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Texas A&M Grad Indicted for Hacking into University’s Computer

Hacking seems to becoming attractive for students who are donning the hackers' cap to make profit. An ex-student of Texas A&M University was charged with hacking the university's computer and stealing ID's of present and past students, causing losses amounting to over $5,000 to the university.

As per reports, Texas A&M University's current alumna, Luis Castillo, was accused of lawbreaking and irreparable harm to a secure computer in end August 2007.

Besides five years imprisonment, he has been penalized $250,000 for illicitly hacking around 88,000 login ID's of present and past pupils, professors and employees.

According to Federal attorneys, the computer science graduate Castillo hacked into the university computer in December 2006, resulting in losses amounting to over $5,000. The university had to employ additional employees to contain the damage.

Towards the end of February 2007, Texas A&M functionaries alerted pupils, faculty and employees regarding exposure of their passwords and instructed them to alter their Internet ID's within seven days or be shut out of the system.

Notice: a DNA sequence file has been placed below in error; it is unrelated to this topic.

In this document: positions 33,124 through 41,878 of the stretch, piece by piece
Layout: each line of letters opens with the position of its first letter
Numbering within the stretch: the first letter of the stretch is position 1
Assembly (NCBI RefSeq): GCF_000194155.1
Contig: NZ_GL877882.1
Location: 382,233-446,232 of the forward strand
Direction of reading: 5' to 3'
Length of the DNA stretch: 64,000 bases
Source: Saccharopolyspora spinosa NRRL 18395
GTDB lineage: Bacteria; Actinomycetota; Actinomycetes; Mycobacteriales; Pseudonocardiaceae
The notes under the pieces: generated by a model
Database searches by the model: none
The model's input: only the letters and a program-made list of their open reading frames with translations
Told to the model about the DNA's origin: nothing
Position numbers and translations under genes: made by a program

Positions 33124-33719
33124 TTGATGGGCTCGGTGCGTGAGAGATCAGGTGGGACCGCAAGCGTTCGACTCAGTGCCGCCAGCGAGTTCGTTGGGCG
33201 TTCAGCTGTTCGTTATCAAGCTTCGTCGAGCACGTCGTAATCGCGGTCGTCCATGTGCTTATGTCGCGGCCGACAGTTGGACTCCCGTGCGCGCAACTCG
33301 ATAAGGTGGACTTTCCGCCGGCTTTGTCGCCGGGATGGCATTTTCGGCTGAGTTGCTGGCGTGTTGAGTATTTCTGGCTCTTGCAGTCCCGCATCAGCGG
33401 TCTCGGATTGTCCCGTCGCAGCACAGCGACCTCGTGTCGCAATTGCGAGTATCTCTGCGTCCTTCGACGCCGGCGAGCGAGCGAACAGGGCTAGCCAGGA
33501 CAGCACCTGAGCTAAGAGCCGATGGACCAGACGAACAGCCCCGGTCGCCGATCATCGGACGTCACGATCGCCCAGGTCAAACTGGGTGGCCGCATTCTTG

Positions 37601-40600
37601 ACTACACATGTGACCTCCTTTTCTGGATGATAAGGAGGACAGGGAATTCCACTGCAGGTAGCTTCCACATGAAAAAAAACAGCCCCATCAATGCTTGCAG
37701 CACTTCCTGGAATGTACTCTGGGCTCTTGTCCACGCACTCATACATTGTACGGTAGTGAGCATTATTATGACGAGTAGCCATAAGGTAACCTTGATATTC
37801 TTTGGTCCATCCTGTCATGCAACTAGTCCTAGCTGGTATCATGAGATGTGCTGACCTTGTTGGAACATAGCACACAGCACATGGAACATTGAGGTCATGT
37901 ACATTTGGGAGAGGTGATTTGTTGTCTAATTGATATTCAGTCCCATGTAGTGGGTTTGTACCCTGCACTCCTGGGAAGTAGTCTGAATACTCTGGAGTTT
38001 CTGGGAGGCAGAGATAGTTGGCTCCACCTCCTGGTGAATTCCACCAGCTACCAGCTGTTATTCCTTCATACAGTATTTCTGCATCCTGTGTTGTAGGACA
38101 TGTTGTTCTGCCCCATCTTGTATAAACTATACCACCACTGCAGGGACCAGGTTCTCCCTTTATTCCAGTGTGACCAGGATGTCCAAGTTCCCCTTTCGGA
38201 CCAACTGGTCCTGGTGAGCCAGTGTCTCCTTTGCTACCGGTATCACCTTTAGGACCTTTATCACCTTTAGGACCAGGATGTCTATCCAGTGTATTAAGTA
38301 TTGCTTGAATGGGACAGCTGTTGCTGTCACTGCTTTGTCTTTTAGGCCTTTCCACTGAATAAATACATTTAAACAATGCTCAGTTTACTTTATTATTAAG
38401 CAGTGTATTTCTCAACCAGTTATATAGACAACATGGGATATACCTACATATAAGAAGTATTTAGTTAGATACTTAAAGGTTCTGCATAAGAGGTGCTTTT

Internet IDs are the only means of entry to majority of the services provided by the A&M University, declared Pierce Cantrell, the University's Vice-President and associate provost for IT, in the September 6, 2007 edition of eagle.com.

Professors, can check gradebooks, e-mails and different course-management systems through the NetID's. NetID's also allow pupils to check their e-mails, fiscal services, enrollment and other activities.

The unlawfully extracted data had not been misused, Cantrell told.

Changing [the NetID's which gives access to gradebooks] without delay is the main aim, and University has devices to detect any alterations in grades, he added. In case of any discrepancy, the University would immediately be able to spot its origin.

The Corpus Christi campus of Texas A&M was again violated in June 2007, when a holidaying professor informed the loss of a flash drive carrying the confidential data of almost 8,000 pupils registered in his 2006 classes.

Last year [2006], the university had alerted 6,000 present and past pupils regarding a possible exposure of their confidential data by a hacker who had hacked into the secure computer in September 2005.

Related article: Texan Spam Mailer Gets Shut Out

» SPAMfighter News - 9/19/2007

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